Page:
Michael Jackson Doctor Convicted Of Involuntary Manslaughter

A Los Angeles jury found Dr. Conrad Murray guilty of involuntary manslaughter in the death of Michael Jackson on November 7, 2011. There were 22 days of testimony and 49 witnesses presented to the seven man and five woman jury. The jury deliberated for approximately 2 days before reaching their verdict. Dr. Murray, who is 58 years of age, faces a maximum of four years in prison and will lose his license to practice medicine in the State of California. It is unknown whether he will lose his license to practice medicine in Nevada, Hawaii, and Texas, but since he has now been convicted of a felony, it is likely that he will lose his license in those states as well.

The jury determined that Dr. Murray had been guilty of criminal negligence in providing Jackson with the powerful anesthetic propofol in an inappropriate setting, without the proper monitoring and resuscitative equipment available to be administering this medication normally used in surgical cases in a hospital setting. The prosecution argued that Murray was a greedy, incompetent doctor who was persuaded by a $150,000 monthly salary and the allure of being close with one of the world’s most well known entertainers. The defense had countered with the claim that Jackson was a well known drug addict who had in fact administered the fatal dose of propofol while Dr. Murray briefly left Jackson’s bedroom to use the bathroom, along with ingesting several pills of Lorazepam which Dr. Murray was unaware of.

The Los Angeles coroner ruled that Jackson’s death was caused by “acute propofol intoxication”, in conjunction with two other drugs, including Lorazepam. Dr. Murray certainly did not help his defense in speaking with Los Angeles police investigators two days after the June 25, 2009 death and acknowledging that at Jackson’s request, he had provided propofol to Jackson in his home for two months prior to his death. The most damming evidence against Dr. Murray was in all likelihood the fact that he did not have the proper resuscitative equipment, did not call 911 for twenty minutes (instead calling Jackson’s personal assistant first) and did not inform the 911 personnel that he had given Jackson propofol. He taped some of his conversations with Jackson when Jackson was under the influence of some sedative, which was a double edged sword. On the one hand, the tapes showed that Jackson was certainly complicit and actively requesting that Dr. Murray administer the propofol to help him fall asleep. On the other, the taped conversations raised questions as to Murray’s judgment in continuing to provide drugs which would cause Jackson to be incoherent and in need of serious help. Jackson apparently used the euphemism “milk” in repeatedly imploring Dr. Murray to give him propofol.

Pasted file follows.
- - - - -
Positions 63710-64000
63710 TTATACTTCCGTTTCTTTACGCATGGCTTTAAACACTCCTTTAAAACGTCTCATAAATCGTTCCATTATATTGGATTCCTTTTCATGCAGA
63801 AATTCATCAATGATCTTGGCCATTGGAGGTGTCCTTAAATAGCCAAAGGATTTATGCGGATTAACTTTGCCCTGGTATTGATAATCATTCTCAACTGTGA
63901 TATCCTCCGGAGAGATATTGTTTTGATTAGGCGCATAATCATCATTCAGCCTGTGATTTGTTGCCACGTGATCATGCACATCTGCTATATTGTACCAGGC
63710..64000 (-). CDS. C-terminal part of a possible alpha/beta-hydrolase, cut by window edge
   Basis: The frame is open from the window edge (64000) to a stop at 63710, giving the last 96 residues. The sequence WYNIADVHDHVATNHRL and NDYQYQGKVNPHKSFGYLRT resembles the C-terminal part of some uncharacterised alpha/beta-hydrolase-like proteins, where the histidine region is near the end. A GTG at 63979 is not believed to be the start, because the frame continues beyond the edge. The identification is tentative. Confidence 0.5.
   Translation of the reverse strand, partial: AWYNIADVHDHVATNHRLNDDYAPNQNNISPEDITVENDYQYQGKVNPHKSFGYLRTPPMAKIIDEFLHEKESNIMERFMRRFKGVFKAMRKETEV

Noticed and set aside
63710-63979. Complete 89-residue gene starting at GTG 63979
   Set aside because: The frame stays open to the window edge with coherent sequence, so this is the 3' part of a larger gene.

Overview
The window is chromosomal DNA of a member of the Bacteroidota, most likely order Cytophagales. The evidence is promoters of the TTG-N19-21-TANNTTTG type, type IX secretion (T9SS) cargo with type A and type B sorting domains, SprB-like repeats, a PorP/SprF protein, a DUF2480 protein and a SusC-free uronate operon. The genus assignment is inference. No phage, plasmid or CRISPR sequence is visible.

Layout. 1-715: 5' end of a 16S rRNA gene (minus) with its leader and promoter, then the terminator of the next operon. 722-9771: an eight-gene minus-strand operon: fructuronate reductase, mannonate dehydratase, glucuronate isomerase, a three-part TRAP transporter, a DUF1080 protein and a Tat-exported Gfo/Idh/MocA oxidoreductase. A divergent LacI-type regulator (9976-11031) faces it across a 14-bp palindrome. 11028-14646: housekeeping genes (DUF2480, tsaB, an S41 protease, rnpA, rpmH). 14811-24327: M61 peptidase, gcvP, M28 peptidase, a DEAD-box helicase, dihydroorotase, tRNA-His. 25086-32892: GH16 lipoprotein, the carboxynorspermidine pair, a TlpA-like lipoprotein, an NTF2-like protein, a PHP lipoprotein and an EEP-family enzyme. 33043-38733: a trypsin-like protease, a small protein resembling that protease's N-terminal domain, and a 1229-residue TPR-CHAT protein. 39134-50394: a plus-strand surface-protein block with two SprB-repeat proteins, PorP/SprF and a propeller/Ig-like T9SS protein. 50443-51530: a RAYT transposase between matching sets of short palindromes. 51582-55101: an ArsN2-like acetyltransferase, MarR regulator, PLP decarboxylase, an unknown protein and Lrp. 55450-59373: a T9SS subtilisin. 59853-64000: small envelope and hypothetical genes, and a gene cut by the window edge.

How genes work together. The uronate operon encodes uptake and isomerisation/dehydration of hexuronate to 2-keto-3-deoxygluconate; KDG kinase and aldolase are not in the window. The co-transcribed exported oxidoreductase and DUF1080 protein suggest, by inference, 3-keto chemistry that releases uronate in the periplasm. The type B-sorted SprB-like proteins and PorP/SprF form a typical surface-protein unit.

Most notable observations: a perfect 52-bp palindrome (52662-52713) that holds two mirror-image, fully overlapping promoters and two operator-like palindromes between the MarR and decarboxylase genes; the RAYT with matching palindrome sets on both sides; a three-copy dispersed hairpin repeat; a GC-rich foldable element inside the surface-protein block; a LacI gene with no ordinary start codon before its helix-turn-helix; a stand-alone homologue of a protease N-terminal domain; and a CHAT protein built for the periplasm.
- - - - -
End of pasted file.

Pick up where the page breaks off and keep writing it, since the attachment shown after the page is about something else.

Dr. Murray’s counsel Ed Chernoff requested that Murray be allowed to remain free on $75,000 bail. However, Judge Michael Pastor noted that Murray was “now a felon convicted of homicide” and stated: “Dr. Murray’s’ reckless conduct in this case poses a demonstrable risk to the safety of the public”, in ordering that Murray be remanded to prison until his November 29, 2011 sentencing date.

With the overcrowding of the jails in the California penal system, with all non-violent inmates being transferred to county jail, it is unlikely that Murray will serve any significant time in prison, even if Judge Pastor does sentence him to the maximum of four years. For example, as was widely reported this week, Lindsay Lohan, who was sentenced to 30 days in jail on a probation violation, was brought to prison and then released the same day due to overcrowding. The more likely scenario is that Dr. Murray will end up serving one year of house arrest and no time in state prison.


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